Starring: Shahid Kapur, Sonam Kapoor
Directed by Pankaj Kapur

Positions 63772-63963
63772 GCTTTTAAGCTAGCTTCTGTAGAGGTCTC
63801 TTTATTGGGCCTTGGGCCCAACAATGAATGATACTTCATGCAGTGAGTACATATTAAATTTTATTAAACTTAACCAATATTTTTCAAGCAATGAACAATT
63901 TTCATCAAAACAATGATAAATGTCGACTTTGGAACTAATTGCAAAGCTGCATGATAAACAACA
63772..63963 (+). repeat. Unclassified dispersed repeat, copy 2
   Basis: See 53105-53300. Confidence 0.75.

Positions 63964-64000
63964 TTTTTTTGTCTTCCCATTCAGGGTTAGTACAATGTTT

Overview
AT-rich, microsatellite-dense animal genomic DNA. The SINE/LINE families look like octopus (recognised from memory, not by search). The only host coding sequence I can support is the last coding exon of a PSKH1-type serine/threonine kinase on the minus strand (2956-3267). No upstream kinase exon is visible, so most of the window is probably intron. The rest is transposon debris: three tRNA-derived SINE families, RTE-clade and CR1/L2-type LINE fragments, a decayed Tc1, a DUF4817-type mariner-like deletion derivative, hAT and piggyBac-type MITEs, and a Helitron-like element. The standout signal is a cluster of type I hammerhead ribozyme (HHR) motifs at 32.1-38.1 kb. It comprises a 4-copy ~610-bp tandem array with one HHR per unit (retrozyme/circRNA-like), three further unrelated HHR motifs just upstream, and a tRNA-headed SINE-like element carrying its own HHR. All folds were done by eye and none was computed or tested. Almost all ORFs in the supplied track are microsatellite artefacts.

Mausam kicks off rather sweetly in Mallukot, Punjab. The vignettes of rural life, the rough-hewn characters and their rooted humour are heart-warming, but half an hour later, as the film shifts location to Scotland, it begins to collapse rather drastically. The story of star-crossed lovers meeting and separating, time and again, is meant to unfold like some epic romance but collapses under the weight of its own high ambition. As a backdrop to the love story, Kapur crams in every searing incident from recent Indian history, from terrorism in Kashmir to Operation Bluestar, from the Babri Masjid demolition to Kargil, from the Mumbai bomb blasts to the Gujarat riots, but it adds hardly any depth or profundity to the film. Besides, Kapur’s idea of romance is much too old-fashioned for the times it’s set in. The eyes in the burqa, falling in love at first sight, exchanging love notes all have a ’50s feel. Be it the props (the telephones in point), the sets, Sonam’s lacy clothes or curly hairdo, the film’s old-worldliness is too deliberately constructed. Shahid begins well but gets stiff and formal as an air force officer. Sonam has little else to do other than look pretty. Together, they stir hardly any passion on screen.